What is 'Nature'

-- and what are the consequences?

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Words are complicated.
The more common they are, the more difficult.
Everyone has their own definition and most people think others mean the same thing when they use the same word. So we are very prone to make mistakes
I will try to analyse the word 'Nature' in this section to see the consequences.

Click on the thumbnails to enlarge them.

Old texts, especially relating to economics and land surveys, often imply that there are two Natures, one is a resource-base for society to use and the other a willing recipient for the garbage society rejects (in the picture the square 'culture' represents everything we humans do). This is a double view of Nature. We can refer to them as Cupboard Nature and Garbage Heap Nature.

More recently, there has been an increasing awareness that the two Natures are actually the same. If you put something nasty (garbage) into a lake, the fish (resource) will die. Chop down the forest and you will no longer find blueberries. Nature is some sort of cupboard and garbage heap combined .
The most important thing with this view is that Nature is outside Culture.
This is a simple and easily intelligible view of nature, we all use it - often. But it is important to recognise the subconscious way we view Nature. Look at our use of language:
"On Sunday I will be going into nature to pick some mushrooms".
"My flat is close to nature."
The planner: "Nature is scarce in our municipality "

It is simple and intelligible. But systematically it is a nightmare. If you claim that Nature is outside Culture, then where is the border between Culture and Nature?

Is it outside the walls of the house?
Is it outside the asphalt and the concrete of the city?
Does Nature cease to exist when you put concrete on it?

Furthermore, however you define the border between Nature and Culture, Nature will sneak over that border.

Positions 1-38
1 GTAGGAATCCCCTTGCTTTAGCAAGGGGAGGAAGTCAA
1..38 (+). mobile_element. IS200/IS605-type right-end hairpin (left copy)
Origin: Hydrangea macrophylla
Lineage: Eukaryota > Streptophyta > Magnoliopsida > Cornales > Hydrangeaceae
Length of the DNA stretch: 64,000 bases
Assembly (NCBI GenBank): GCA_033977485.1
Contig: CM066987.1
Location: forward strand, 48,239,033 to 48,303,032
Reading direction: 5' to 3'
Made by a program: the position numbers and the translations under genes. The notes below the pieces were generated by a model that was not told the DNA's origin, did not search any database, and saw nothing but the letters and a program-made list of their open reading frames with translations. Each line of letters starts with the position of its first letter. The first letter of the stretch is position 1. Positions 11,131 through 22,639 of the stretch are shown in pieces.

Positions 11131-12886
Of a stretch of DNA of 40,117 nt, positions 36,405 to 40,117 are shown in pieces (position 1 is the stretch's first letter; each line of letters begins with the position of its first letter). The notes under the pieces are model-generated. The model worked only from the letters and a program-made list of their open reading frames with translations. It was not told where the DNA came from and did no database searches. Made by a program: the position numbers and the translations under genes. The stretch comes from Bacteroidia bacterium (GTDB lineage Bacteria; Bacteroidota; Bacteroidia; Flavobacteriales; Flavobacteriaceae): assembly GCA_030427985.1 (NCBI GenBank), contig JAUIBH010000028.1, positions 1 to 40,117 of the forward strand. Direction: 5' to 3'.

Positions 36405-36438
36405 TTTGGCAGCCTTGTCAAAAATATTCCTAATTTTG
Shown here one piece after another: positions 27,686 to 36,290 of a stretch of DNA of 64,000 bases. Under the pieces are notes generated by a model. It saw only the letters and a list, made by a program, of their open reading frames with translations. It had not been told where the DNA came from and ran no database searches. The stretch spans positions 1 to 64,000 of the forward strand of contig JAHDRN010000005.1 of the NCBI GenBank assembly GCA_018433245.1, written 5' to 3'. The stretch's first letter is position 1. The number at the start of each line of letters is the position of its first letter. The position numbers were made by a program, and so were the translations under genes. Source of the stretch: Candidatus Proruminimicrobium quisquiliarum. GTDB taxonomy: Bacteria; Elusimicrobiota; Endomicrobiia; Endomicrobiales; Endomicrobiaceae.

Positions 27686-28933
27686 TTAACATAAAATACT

We use the life-support services of Nature all the time, - the production of climate, maintenace of gas balance in the atmosphere, the production of food, the ability to remove waste. This makes it very hard to imagine that you are outside Nature.
Put a plastic bag over your head as a test!

Compare the 'Earth without life' and 'Earth with life' in the table!

If you want to be truly scientific you must abandon the dualist view that Nature exists outside Culture and adopt a view, universally accepted among indigenous tribal people (and some ecologists), that Culture is inside Nature.
And note, in passing, that the survival time span of 'primitive' cultures are far longer than our.

This view is often called 'deep ecology'. To me, it seems obvious.

The unitary view leads to a more straightforward model of our relationship to Nature, but it also implies constraints: If you think that Culture is contained within Nature, you must also accept that Culture is a subsystem to Nature. And a subsystem, dependent on a super-system, is necessarily subject to a set of rules.

On being useful

To illustrate the reasoning: A cell in our body is a subsystem to the body, and is dependent on the body.
All the time, it recieves services from the body that gives it opportunities for a good life. It receives services from the body necessary for its life. An ideal temperature is maintained (37 degrees), the acidity exactly what it needs (pH 7.4), it gets a supply of oxygen, and its waste products are removed.
Suppose that the cell starts to reflect on its position and wants to make an Agenda 21 for itself: Which strategy should I choose if I want my supersystem to go on delivering these services?
It finds that there are only three principally different ways of behaving towards the supersystem:

  1. It can have a negative impact on the production of life-supporting services. Result:

  2. It can have a neutral impact on the production of life-supporting services. Result:

  3. It can have a positive impact on the production of life-supporting services. Result:

The same is true for any group of organisms in an ecosystem or the ecosphere (the Earth). Any change that will increase the usefulness of an individual or a group of individuals to their supporting system will increase the chances of survival.
This could be translated into an evolutionary paradigm:

Only win-win solutions will have survival value.

Are there any examples of this that include humans? Yes, you can find it in many indigenous cultures. A good example is Ladakh. It is situated north of the Himalayans at a high altitude (4 000 - 5 000 meters). Its 'natural' climate is a cold desert because the mountains form a rain shadow.
But the people moving into that region a long time ago created, by irrigation and other means, a landscape that is more lush than the 'natural'. This gave them a good livelihood (until we, westerners, started to help them. They didn't have any money, the poor fellows...), see the book by Helena Norberg-Hodges

A description of Ladakh

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